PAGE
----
2.  If I were to sell this car for say, $25K (I have $35K in it not counting my labor) this would be the situation.  Let's say $15K for paint job and top and rechroming bumpers and trim, and $10K for engine, trans, and rear end. (conservative figures)  That's $25K!  That means selling the car to someone, throwing $10K to buy it, supplying all the other parts like suspension, radiator, interior, etc, etc, AND building the car for them for free.  that's a pretty hard one to swallow.  I know, you never get your money back, it only becomes a matter of how much you are willing to lose in the situation.  

Still not sure of the direction to take, but thanks again for the responses.

Respectfully 

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Sounds like you know what you want - you asked for opinions and got opinions from other Buick owners some collectors of near 50 years.  Buick's are Buick's, the Buick market has never been quite the same as "other makes" as you try to make a comparison.  I gave you a link from a gorgeous Skylark convertible that IS a Skylark and better equipped as a direct comparison of what you are up against.   You do realize that half the cars for sale the owners have far more in them than they can ever get out of them?  It is easy to sit back and try to rationalize why your car is worth X amount of dollars because you put this into it and that into it, but unfortunately cars are not like houses where if you put in a new bathroom it generally increases the value by X amount of dollars.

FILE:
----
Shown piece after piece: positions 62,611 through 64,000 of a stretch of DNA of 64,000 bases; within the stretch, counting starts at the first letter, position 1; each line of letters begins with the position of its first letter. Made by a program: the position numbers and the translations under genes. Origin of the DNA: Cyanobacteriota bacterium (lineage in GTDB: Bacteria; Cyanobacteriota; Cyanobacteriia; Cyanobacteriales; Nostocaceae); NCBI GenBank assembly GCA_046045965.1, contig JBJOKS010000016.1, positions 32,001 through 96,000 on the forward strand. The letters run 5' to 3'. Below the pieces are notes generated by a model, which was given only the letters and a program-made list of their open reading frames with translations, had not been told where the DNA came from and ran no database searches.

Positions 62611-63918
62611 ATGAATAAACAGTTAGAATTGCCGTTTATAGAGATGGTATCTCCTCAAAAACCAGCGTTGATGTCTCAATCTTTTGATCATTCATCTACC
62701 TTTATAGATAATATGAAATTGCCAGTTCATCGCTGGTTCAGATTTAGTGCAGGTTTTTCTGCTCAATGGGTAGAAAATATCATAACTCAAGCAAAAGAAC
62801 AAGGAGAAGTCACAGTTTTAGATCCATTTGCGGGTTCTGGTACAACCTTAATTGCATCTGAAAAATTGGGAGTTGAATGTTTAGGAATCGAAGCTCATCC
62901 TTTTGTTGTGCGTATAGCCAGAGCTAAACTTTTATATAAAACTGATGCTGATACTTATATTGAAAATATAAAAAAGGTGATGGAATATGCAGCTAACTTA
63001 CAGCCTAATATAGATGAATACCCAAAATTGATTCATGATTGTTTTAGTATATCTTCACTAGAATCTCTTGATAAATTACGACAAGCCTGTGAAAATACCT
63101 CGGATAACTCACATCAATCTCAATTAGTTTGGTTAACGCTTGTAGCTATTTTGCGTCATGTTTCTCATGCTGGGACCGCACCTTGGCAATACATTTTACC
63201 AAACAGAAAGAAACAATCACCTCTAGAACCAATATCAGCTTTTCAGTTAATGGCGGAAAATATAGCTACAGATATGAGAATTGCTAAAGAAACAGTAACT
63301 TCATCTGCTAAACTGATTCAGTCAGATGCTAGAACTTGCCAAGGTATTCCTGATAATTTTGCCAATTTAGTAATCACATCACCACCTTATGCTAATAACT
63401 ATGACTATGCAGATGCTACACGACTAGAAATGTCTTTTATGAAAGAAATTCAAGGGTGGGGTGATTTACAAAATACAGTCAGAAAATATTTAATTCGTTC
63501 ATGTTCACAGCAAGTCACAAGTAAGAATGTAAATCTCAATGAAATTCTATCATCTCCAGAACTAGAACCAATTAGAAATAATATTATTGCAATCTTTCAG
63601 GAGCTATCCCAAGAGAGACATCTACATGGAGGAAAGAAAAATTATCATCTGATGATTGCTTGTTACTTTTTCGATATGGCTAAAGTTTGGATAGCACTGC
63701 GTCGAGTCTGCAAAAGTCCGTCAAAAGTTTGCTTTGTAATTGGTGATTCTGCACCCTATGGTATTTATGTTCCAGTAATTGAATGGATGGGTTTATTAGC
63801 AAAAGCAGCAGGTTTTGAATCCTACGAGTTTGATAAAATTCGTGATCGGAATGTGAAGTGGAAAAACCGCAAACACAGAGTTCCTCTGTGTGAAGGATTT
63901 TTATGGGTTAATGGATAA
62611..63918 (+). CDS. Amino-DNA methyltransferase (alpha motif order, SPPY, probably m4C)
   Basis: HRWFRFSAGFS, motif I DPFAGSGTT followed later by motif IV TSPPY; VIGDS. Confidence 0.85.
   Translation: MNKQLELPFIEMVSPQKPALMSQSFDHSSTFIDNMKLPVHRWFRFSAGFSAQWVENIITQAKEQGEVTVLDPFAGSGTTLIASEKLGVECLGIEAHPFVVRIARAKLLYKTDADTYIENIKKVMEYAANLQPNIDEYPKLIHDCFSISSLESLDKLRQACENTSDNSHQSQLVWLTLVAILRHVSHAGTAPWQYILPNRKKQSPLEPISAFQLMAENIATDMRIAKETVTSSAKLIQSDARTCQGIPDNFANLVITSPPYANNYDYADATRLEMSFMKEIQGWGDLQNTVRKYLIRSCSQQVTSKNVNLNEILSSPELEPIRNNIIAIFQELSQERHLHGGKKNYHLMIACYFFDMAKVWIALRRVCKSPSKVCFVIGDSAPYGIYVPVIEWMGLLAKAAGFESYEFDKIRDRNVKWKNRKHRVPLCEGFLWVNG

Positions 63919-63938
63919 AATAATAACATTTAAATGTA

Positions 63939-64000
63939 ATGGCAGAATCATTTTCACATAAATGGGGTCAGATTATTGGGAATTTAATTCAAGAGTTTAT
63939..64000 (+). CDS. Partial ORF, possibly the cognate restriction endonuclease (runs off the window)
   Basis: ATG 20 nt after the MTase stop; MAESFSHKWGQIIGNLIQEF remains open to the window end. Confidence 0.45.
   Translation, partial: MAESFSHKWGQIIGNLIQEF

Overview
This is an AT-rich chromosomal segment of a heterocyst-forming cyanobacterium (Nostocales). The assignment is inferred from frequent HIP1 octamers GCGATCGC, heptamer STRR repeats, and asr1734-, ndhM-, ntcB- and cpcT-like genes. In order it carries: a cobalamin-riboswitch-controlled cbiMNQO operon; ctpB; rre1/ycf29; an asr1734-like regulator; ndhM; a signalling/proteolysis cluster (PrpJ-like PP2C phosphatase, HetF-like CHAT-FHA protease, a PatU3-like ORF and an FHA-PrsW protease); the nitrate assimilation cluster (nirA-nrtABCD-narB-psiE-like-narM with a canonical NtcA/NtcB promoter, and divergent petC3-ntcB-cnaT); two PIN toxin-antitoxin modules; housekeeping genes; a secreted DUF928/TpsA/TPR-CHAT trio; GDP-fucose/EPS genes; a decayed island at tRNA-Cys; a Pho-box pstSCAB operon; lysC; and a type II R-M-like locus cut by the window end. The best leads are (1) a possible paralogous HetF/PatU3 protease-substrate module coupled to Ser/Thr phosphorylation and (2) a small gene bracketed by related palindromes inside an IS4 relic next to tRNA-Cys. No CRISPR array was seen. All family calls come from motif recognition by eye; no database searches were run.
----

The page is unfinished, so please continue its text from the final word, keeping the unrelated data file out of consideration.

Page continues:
Your work on the car looks great and there is no doubt it's a great car but as you can see by the comments, you have pigeon holed the car into a select group of people that may be interested.  

 

No sense asking for opinions  when you are going to point out why you disagree with them

 

Edited by Y-JobFan (see edit history)

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3 hours ago, Buick Skylark said:

Many people are no longer interested in a concurs restoration to sit around and stare at, but rather want a car they can enjoy and drive with modern conveniences.

That's a false dichotomy.  You can get a 64 Riviera (an extremely drivable car) with factory power windows, AC, cruise control, plenty of power, and haul-it-down brakes.  You can add a passable sound system with a RedRad, or go even further off the deep end with destroying the character of the car. Don't know what other "modern conveniences" you might be referring to -- but a 4-speed tranny is a step backwards to a lot of folks.  And let's be frank: chrome under the hood, new wheels, etc. are neither performance enhancements nor conveniences.  And that's OK  -- but the value of the car is not determined by what you put into it, but by what you can get out of it.  If you're really thinking that it's a $30,000 car based on what you see from various auctions, then go where the big fish are and throw your bait in the water.